Carson spoke the text alongside Robert Currie, the two of them moving around the space creating visual effects with a spotlight and an overhead slide projector. Mitchell and Silas Riener, also from the Merce Cunningham company, went through obsessive bouts of tortured or risky movements. Sometimes one man would be standing or sitting still for long periods of time, watching the other scramble along the floor on his back or brace himself against a perforated wall.
But then there were oddly tender episodes of rescue. One man runs, leading with his head, pitched forward until he seems certain to fall. Sometimes he does fall. Sometimes the other man catches him in the nick of time. With Mitchell lying on the floor, Riener carefully arranged his arms, then pumped his chest in slow-motion CPR. Mitchell reciprocated, pushing Riener upright against the wall, and Riener's ribcage accelerated into spasms when Mitchell took his hands away. Riener slid down the wall and somehow crawled out into the space on his elbows, coming to a halt with his butt in the air, his toes and head on the floor. Mitchell watched for a while, then walked over and sat down, wrapping himself around Riener's feet. I thought of it as a farewell to a brother.
The whole evening was thoughtful and disorienting. With its silences and optical surprises, its interrupted moves and dissociated effects, it defeated "meaning" and yet made a meaningful impression. Cunningham would have approved.
Cirque du Soleil — whose newest show, Ovo, opened a week ago Thursday for five weeks at Fan Pier — takes the opposite route. When it's successful, a Cirque show can synthesize extravagant production elements and performer virtuosity to create unexpected visions. Ovo had only a few of these moments for me. Eggs of various sizes ("ovo" means egg in Portuguese) make their appearance, but they're only what Alfred Hitchcock would call a MacGuffin, a device for setting the wheels in motion. The real theme is insects, who inspire the zany costumes and squatty, jerky movements and enormous weblike sets. But the show — written, directed, and choreographed by Deborah Colker — has nothing much to do with bug behavior, let alone the bugs' relationship to their eggs.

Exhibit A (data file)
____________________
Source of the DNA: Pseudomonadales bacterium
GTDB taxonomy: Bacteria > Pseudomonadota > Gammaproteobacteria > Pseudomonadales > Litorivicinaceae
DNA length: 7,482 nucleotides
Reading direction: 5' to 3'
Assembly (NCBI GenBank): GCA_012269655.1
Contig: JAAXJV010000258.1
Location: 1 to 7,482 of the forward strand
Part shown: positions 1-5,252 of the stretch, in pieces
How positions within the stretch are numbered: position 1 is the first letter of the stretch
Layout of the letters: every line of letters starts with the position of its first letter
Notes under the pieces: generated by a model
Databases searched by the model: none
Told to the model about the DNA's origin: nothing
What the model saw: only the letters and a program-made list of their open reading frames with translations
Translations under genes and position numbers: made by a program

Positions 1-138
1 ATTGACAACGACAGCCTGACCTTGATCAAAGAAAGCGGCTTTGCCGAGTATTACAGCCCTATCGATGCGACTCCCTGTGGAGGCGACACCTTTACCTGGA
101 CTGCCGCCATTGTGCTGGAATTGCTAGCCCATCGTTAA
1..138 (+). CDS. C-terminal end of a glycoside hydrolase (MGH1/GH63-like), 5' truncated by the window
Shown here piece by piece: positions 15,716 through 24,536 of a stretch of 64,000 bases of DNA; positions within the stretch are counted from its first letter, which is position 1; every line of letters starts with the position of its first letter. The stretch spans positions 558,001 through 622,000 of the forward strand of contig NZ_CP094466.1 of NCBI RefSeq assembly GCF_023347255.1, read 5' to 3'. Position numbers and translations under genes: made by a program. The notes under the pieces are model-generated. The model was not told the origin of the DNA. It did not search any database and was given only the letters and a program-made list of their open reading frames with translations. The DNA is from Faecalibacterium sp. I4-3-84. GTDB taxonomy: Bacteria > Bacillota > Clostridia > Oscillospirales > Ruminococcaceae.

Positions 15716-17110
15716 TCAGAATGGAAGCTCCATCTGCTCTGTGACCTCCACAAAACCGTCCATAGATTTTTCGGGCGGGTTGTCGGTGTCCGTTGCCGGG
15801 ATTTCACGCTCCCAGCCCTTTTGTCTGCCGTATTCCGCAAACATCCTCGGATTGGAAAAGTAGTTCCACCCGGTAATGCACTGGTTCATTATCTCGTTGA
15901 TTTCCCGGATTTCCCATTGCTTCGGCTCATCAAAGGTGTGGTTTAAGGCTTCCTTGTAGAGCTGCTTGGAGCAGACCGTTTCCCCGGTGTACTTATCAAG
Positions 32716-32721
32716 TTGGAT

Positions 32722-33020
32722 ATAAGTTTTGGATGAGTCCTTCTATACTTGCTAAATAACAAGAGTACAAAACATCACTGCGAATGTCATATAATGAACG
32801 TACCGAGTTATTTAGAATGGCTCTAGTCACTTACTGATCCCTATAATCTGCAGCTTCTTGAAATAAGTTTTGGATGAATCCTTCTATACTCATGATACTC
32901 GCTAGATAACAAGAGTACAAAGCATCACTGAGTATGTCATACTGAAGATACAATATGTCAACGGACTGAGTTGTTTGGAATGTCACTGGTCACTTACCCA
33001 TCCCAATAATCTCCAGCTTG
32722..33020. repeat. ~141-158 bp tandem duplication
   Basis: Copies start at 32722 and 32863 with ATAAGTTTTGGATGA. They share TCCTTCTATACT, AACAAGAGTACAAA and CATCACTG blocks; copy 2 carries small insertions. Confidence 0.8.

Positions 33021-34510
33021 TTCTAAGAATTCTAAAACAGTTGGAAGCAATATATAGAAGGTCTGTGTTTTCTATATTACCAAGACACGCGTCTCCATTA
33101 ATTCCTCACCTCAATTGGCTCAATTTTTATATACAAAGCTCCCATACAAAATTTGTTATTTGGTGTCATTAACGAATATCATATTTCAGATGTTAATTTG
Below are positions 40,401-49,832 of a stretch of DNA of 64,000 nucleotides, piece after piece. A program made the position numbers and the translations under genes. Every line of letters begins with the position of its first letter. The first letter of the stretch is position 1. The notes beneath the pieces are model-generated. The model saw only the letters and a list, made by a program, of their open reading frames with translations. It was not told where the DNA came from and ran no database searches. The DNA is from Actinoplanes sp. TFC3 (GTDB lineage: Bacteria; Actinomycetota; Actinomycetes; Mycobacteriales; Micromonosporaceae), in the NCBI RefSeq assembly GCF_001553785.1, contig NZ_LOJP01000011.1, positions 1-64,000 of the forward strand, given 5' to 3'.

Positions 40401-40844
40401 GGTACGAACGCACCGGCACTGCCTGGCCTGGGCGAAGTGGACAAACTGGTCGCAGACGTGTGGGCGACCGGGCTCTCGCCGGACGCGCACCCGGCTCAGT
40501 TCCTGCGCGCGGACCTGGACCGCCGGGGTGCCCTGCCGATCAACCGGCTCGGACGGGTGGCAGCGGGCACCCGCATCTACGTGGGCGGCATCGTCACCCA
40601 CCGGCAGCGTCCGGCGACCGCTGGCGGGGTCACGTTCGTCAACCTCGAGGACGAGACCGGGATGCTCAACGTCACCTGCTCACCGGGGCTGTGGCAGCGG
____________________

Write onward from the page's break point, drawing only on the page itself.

If anything, the plot is about the love affair of two clowns, Michelle Matlock as a plus-size ladybug who behaves like Marilyn Monroe, and François-Guillaume Leblanc as an excitable and easily distracted fly. Around them we have the usual fabulous trapeze artists, jugglers, and acrobats doing decorative handstands, rubbery backbends, flips, swan dives, half-gainers, triple somersaults, and trampoline-assisted aeronautics.
What I liked best about the show was the expressive, subverbal patois in which the characters communicated, and the cocoon that oozed up a rope and eventually sprouted butterfly wings. And the six female Chinese acrobats who lay on their backs and, in time to the earsplitting music, coolly juggled an assortment of drums, cylinders, and trays — and eventually one another.
On Friday night, Summer Stages returned to its home base at Concord Academy for Misters and Sisters (Part One), a new cabaret show by David Parker and members of the Bang Group. The show is a nostalgic series of songs and dances, mostly from the 1950s and '60s, when gays were deep in the closet and acted out their dreams by imitating Debbie Reynolds behind their locked bedroom doors. At least, David Parker did.